Tuesday, June 27, 2006
Confusion in any language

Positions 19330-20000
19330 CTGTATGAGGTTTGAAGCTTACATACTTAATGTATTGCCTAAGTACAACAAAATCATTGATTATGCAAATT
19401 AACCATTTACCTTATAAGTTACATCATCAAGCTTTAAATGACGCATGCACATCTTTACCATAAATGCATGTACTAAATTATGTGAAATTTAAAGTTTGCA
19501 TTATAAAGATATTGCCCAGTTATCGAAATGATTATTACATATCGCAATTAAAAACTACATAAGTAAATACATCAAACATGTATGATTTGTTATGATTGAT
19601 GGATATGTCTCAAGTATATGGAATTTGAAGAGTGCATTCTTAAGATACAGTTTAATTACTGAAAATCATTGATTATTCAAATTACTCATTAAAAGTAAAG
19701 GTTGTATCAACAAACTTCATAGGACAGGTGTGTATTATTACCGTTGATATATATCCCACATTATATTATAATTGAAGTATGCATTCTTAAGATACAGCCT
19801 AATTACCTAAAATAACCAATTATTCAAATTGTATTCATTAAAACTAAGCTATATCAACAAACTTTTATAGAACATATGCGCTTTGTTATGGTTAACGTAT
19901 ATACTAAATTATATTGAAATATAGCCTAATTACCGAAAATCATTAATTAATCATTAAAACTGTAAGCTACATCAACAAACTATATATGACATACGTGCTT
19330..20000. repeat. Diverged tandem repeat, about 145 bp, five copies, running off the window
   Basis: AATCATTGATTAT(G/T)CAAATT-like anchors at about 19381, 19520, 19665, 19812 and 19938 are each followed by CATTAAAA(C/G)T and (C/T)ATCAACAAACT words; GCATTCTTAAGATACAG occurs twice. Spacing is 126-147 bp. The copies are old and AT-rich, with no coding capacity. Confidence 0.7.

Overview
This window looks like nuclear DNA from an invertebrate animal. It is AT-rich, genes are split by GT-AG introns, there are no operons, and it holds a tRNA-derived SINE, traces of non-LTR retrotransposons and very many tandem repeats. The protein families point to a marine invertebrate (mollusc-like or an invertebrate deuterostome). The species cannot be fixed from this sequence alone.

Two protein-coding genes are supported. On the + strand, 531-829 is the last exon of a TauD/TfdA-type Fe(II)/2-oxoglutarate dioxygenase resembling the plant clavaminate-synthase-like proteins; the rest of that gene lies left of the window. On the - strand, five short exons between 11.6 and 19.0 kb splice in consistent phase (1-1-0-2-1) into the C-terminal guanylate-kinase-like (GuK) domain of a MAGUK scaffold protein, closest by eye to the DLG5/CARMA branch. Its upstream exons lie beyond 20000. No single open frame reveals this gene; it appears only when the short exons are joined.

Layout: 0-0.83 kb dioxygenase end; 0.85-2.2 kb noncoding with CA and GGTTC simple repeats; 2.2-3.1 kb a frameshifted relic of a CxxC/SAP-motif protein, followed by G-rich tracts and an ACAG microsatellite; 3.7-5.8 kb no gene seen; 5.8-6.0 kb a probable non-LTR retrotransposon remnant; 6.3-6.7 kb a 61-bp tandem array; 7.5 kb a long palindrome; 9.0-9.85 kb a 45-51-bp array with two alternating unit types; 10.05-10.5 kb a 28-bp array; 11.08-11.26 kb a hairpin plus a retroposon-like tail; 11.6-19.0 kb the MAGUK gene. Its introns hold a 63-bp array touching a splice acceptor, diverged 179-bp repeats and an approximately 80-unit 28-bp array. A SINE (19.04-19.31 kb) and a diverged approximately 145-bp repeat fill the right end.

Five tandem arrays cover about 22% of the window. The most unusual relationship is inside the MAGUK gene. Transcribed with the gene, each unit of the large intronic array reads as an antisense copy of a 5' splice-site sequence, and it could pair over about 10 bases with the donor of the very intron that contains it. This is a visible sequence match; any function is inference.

Since the incident I wrote about earlier in which I wanted to speak Serbian to a restaurant seating hostess, the Serbian language has continued to try to assert itself in my everyday speech. With no internet at home, I've been frequenting a local cafe with free wireless access for my laptop (free plug: Java Jo's in East Milton Square). Last time I was here, when I got up to use the bathroom and the barista looked my way, I was a split-second from asking, "Mogu u WC?" Another time, someone bumped into me and apologized, and I replied, "Nothing." (I'm not even sure if that's good Serbian; is ništa an appropriate response to izvini?) And all this is nothing next to the effect Serbian has had on my other foreign languages, such as my frustrating tendency, when speaking Italian, to say da instead of sì. Worst of all, though, my English seems to have acquired the feature of Serbian English (srpsko-engleski?) that I found most frustrating on my arrival in Serbia: the use of the phrase "I know." When Serbs say "I know" (znam) it can mean something like "I understand, I follow what you're saying, I'm familiar with that." To an American (at least to me), the meaning is more like "You didn't need to describe that in such detail, I was already familiar with it, you're wasting my time." To make matters worse, Serbs tend to repeat this sort of brief utterance twice, so "Yes, that's acceptable" becomes može, može; "I will do that" is hoću, hoću; and "Yes, I understand" is znam, znam. In Serbian English, this gets retranslated as "I know, I know," which to an American is the expression of someone who's just barely restraining their impatience with your intolerable denseness. Once I worked out the hidden meaning of "I know, I know," I felt an immediate sense of reassurance: the Serbs don't all think I'm a moron after all! My second response was amusement at this sociolinguistic glitch, and "znam, znam" became something of a humorous catchphrase between Meaghan and me. But then, like the kid who makes one funny face too many, my language began to stick that way. It got to the point where Meaghan had to give me a stern talking-to. You know you've crossed over to the dark side when what used to frustrate you in others becomes a bad habit of your own. Now I'm monitoring myself carefully, trying to go cold turkey on "I know" until I can use the phrase as a native speaker would(!). If you're talking to me and get the impression I'm frustrated with you, now you know why. If I really am frustrated with you, I'll try to be extra clear about it.